The Wind," Bob's pulling on his curls a little bit like he does. Before
you know it, some crazy chick is up on stage running straight for Bob. I
mean she was quick. I was in the front row, at the rail, and she just
heaved herself over the front of the stage got on her feet and continued
toward Bob. He had a stunned look on his face. Bob's bodyguard, Baron,
grabbed her and carried her to the front of the stage where Hollywood Bowl
security shuffled her out right in front of me. Disappointed, someone
shouted, "that's the best part of the show." It was over in an instant,
and Bob was gone. I don't know how Baron grabbed her so fast. My friend,
Becky was in the third row and said the girl was running up the aisle
toward the stage, and the venue security went towards her but then just
let her go. It's possible that Baron saw her coming. I saw him after the
show as he was getting on the bus among a throng of people in the parking
lot outside the backstage area. I got close enough to tell him, "good job,
Baron," and he said, "thanks."

But let not this incident deter from an otherwise great show. This is the
third time I've seen Dylan at the Hollywood Bowl:  in '93 with Santana and
'99 with Paul Simon. I'll never forget the Paul Simon show. The celebs
were ubiquitous that night, mostly in the Garden Boxes. First one I saw
was Eric Clapton, whom I acknowledged, and he acknowledged me. A few days
later, Bob would appear with Eric on his Antigua drug benefit show. Jack
Nicholson was sitting with Warren Beatty. Woody Harrelson was drinking a
bottle out of a paper bag. And Dustin Hoffman, famously of "The Graduate"
with Paul Simon's "Mrs. Robinson," was dancing next to me in the aisles.
Rob Reiner had a better seat in the back row of the Pool Circle.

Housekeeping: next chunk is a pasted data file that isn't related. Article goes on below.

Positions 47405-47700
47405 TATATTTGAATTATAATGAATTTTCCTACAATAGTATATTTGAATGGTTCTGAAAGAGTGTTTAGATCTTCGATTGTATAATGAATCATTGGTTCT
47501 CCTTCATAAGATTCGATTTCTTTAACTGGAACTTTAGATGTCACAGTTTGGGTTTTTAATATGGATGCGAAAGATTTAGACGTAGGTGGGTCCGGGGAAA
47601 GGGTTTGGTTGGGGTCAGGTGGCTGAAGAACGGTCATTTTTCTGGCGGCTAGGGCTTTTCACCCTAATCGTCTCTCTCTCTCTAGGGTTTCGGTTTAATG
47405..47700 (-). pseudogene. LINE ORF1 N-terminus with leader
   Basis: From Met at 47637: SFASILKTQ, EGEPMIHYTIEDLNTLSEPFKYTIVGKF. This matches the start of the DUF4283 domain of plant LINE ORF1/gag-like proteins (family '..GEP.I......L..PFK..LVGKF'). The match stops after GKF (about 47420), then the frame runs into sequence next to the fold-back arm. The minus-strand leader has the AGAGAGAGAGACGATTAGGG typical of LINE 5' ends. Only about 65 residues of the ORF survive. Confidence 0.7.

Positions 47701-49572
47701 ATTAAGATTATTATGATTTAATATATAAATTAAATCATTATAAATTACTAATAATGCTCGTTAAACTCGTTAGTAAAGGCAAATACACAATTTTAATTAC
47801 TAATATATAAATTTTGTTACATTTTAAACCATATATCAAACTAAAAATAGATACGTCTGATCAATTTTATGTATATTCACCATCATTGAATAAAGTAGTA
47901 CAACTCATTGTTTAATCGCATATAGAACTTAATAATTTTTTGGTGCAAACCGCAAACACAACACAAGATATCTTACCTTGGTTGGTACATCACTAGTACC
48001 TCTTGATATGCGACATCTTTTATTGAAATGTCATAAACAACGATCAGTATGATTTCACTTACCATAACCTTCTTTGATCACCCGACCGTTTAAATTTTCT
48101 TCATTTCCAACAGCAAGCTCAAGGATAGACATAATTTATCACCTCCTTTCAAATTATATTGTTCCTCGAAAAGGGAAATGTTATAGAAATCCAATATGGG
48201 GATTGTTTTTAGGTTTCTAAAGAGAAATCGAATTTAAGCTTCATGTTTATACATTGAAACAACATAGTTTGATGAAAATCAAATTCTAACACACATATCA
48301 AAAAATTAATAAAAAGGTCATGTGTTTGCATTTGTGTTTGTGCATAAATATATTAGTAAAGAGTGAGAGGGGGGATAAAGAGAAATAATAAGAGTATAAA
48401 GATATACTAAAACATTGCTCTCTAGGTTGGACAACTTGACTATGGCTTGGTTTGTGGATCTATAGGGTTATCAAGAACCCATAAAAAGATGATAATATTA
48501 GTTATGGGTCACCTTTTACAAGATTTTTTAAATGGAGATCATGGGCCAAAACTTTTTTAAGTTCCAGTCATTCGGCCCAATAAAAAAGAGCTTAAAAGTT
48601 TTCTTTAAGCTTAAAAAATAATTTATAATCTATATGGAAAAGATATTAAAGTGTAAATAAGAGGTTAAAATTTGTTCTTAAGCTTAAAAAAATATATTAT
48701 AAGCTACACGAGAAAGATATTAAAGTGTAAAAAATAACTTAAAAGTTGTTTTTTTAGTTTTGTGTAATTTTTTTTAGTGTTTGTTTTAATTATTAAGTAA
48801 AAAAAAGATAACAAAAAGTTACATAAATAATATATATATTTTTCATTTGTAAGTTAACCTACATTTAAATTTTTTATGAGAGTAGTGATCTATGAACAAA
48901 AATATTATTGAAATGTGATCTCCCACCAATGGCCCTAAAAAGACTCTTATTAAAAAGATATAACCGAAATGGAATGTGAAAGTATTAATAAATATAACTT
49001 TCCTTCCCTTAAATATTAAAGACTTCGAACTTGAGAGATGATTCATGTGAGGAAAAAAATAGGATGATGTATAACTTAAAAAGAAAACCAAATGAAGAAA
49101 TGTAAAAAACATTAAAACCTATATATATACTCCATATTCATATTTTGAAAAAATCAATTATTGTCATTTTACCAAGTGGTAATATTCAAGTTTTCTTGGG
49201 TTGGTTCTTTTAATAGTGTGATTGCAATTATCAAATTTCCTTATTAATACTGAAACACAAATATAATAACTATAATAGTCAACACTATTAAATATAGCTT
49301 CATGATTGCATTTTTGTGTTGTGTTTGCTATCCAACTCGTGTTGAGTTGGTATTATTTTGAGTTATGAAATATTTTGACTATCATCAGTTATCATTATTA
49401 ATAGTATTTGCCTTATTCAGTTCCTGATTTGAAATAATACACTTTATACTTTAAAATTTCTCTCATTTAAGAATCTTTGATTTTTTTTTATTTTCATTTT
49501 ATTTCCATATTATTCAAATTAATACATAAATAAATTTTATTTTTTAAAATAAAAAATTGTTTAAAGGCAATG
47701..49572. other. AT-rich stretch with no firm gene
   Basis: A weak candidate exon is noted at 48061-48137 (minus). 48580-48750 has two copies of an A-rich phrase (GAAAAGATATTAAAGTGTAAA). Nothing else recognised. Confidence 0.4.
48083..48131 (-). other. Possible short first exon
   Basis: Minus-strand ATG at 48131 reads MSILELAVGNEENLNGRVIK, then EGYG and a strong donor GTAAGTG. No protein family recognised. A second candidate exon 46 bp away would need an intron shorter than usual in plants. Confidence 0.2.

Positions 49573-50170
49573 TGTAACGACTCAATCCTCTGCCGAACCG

So on this night in 2012, Bob opens with "You Ain't Goin' Nowhere," and
whereas in San Diego he kept repeating the same lines, tonight he
remembered to include more words like my favorite, "Genghis Khan he could
not keep all his kings supplied with sleep." The second slot was filled
with the brilliant, "To Ramona." The center stage theatrics of "Things
Have Changed," and "Tangled Up In Blue" have become Bob's showcase songs
and the funnest part of the shows for me. Back on the baby grand for "The
Levee's Gonna Break," "Make You Feel My Love," and "Cry Awhile." Bob seems
to favor the modern songs, and they did not disappoint. Bob treated us
next with the fan favorite, "Desolation Row." I always feel lucky to get a
live rendition, and this was the highlight of the show for me. After
"Highway 61," Bob ever the mystic clairvoyant predicted the upcoming
"Soybomb" moment with "Lovesick." I never tired of that song even when Bob
played it nightly and am glad to get it now that it is a rarety. I was
glad too that the front rows were standing for the standard closers. I
stood for most of the show anyway, but there's always more energy when
people are up moving around, dancing, and this was the case during the
closing set. Besides, the steel, folding chairs are really hard in the
Pool Circle. A good, animated, "Ballad Of A Thin Man" deserves mentioning.
Bob has really developed it into an enjoyable show piece for himself and
his audience. Song and Dance Man indeed. The Vegas show was next on my
agenda. So a "Delia" review is forthcoming. Thanks, Bill Pagel, for giving
us Bobfans this forum!